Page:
So one year on, how is married life? Well, the Yorkshireman and I had already "lived in sin" together for five years before we tied the knot. We returned from honeymoon to the same house in which we had spent many's an evening chugging down red wine whilst making up our wedding invitations and panicking over budgets. We decorated our Christmas tree with the same decorations we had bought over the years we had been living together. We even returned to the same old cooking and cleaning routines (cooking in turns, often spag bol; he does the dishes and I do the laundry). So for us married life really isn't much different. We've managed to replace our old Tesco Value kitchenware with a few Le Creuset and Joseph Joseph items and we are now blessed with the wonder of a tumble dryer, but our lives otherwise haven't really changed.
I suppose it's different for couples who haven't lived together for long (or at all) before they get hitched, because their first year is probably spent learning about each others' foibles. However I already know that the correct answer to the Yorkshireman's frequent cries of "Where did I leave that thingumyjig?!" is usually, "At your ass, darling!", and he knows that when I'm in a throwing-things-at-walls-stage temper tantrum, the best approach is to back away quietly and leave me to simmer down in my own time. I'm sure we still have plenty left to learn about each other over the years but we at least had a good base of knowledge on which to build our first year of marriage.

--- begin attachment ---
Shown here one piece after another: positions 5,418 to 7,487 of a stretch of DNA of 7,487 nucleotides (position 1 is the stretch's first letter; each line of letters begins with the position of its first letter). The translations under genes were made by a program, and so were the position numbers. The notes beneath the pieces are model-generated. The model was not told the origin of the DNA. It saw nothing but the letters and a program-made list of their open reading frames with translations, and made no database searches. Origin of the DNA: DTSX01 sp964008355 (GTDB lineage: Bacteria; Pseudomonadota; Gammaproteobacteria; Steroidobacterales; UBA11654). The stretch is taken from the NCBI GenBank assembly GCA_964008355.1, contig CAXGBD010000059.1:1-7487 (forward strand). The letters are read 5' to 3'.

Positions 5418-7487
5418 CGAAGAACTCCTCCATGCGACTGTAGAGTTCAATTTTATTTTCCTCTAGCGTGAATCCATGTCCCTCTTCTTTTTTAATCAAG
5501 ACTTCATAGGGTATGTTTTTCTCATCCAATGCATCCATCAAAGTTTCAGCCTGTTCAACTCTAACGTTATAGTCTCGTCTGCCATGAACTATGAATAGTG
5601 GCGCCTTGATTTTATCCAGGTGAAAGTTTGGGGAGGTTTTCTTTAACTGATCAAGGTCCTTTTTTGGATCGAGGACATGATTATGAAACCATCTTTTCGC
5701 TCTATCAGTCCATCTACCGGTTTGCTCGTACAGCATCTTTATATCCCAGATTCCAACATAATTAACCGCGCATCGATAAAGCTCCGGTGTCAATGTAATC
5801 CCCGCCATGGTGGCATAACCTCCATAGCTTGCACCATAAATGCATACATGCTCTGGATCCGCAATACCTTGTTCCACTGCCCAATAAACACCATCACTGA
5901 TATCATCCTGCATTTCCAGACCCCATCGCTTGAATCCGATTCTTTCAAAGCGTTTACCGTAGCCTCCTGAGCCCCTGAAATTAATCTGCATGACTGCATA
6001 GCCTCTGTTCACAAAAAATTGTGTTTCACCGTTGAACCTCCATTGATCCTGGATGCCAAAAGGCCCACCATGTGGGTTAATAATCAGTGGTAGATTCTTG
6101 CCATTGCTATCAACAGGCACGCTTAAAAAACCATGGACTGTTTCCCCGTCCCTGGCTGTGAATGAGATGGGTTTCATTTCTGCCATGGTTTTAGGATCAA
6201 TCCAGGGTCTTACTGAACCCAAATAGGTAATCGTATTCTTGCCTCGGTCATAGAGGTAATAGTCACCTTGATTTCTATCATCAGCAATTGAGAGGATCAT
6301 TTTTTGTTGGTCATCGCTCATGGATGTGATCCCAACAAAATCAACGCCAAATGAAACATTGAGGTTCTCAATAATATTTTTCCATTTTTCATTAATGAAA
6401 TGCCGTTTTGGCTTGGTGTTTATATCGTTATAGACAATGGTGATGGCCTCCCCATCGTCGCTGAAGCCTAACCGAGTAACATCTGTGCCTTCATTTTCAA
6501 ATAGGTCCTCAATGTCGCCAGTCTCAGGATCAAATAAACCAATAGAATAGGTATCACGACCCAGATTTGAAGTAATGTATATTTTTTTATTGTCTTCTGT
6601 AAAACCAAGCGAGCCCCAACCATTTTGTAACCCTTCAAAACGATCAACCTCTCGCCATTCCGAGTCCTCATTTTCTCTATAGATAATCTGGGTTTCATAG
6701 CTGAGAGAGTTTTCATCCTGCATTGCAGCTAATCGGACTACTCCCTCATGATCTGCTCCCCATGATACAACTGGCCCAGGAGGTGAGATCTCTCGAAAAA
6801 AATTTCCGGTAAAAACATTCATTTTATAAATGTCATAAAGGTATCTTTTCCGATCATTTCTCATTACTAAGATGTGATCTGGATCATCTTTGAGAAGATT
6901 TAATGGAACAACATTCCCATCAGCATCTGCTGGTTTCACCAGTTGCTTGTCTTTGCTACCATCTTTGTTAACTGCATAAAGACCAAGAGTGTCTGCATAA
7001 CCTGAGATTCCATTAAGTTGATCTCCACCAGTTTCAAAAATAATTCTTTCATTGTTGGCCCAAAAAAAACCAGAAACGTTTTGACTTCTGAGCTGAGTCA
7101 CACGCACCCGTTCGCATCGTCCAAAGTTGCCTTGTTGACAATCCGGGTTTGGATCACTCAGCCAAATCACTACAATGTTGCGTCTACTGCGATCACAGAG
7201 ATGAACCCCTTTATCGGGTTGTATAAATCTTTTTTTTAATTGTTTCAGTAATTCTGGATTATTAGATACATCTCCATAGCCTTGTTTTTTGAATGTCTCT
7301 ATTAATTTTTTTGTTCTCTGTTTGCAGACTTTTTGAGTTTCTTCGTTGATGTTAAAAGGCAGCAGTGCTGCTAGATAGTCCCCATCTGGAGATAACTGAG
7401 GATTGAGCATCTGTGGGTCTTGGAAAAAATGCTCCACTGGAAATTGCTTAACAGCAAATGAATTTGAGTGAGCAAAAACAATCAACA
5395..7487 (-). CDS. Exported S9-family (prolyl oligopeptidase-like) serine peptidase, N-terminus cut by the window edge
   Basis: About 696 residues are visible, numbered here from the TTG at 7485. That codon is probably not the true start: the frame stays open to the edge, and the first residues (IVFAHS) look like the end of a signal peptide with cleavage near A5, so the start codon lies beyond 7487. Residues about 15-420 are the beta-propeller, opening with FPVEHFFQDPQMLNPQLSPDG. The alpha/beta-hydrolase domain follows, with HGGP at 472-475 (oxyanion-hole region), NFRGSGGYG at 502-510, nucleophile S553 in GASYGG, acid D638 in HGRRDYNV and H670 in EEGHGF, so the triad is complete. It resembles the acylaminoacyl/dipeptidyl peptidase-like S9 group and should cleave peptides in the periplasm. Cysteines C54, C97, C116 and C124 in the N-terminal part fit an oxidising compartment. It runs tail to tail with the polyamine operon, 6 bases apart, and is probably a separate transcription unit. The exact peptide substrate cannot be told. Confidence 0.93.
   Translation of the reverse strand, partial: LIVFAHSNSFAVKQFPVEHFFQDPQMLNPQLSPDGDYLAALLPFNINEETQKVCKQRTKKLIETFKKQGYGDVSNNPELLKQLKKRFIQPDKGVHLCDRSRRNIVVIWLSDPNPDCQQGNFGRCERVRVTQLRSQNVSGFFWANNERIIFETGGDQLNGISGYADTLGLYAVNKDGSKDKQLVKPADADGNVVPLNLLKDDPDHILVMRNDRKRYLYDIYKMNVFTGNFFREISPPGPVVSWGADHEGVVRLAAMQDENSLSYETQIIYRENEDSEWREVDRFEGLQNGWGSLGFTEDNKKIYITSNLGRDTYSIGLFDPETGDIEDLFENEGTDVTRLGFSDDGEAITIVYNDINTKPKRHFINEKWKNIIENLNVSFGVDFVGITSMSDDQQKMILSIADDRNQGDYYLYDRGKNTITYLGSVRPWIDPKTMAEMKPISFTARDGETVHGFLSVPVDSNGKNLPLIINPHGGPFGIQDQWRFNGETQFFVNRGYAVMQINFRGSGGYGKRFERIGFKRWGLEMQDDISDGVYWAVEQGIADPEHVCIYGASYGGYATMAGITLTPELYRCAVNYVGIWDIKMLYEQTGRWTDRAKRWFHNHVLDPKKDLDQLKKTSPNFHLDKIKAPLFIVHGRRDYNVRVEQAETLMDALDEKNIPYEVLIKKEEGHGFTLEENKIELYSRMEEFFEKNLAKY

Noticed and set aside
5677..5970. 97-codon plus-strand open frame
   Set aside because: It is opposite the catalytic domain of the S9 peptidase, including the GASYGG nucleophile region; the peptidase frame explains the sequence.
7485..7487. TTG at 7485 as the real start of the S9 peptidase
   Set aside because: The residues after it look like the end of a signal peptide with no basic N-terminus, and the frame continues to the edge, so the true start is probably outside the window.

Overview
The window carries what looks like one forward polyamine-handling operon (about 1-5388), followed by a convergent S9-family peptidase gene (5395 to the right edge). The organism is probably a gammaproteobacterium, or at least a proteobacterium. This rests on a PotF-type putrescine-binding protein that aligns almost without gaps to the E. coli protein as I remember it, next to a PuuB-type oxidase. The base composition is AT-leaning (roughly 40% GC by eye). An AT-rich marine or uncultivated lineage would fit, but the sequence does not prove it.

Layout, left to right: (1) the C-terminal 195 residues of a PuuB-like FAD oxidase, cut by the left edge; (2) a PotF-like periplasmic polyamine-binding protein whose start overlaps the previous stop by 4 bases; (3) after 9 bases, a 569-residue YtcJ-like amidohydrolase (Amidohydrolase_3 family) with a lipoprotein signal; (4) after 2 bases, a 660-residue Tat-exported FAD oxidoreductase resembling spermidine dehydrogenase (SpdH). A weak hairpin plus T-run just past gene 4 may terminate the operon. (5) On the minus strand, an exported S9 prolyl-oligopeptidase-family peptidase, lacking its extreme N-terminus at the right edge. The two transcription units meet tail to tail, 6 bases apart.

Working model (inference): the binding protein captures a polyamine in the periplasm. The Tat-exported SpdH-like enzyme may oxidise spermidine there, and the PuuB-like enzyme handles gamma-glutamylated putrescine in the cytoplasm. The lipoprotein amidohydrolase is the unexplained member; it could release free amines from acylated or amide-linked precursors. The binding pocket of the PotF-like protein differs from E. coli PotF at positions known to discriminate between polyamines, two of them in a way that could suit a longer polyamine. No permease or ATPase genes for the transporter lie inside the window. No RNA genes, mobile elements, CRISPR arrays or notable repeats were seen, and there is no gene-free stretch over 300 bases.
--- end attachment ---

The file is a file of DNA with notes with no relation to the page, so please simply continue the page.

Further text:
One year on and the questions have of course started (from colleagues, friends, family and even people I would barely class as acquaintances) as to when we're going to get around to getting sprogged up. I mean, we've been married for a year and not a hint of morning sickness - what on earth are we playing at?! Well peeps, if I have anything to do with it, I'm afraid you're going to have to wait. The Yorkshireman and I are still both fairly selfish at this stage of our lives. We want to travel to places we've never been, do things we've never done and just generally enjoy this commitment-free stage of our lives. That's not to say we won't be producing offspring sometime in the next few years, but for now I like my lie-ins on weekend mornings and the option to save my money for self-indulgent trips of a lifetime rather than spend it on disposable nappies (have you seen how much those things cost?!).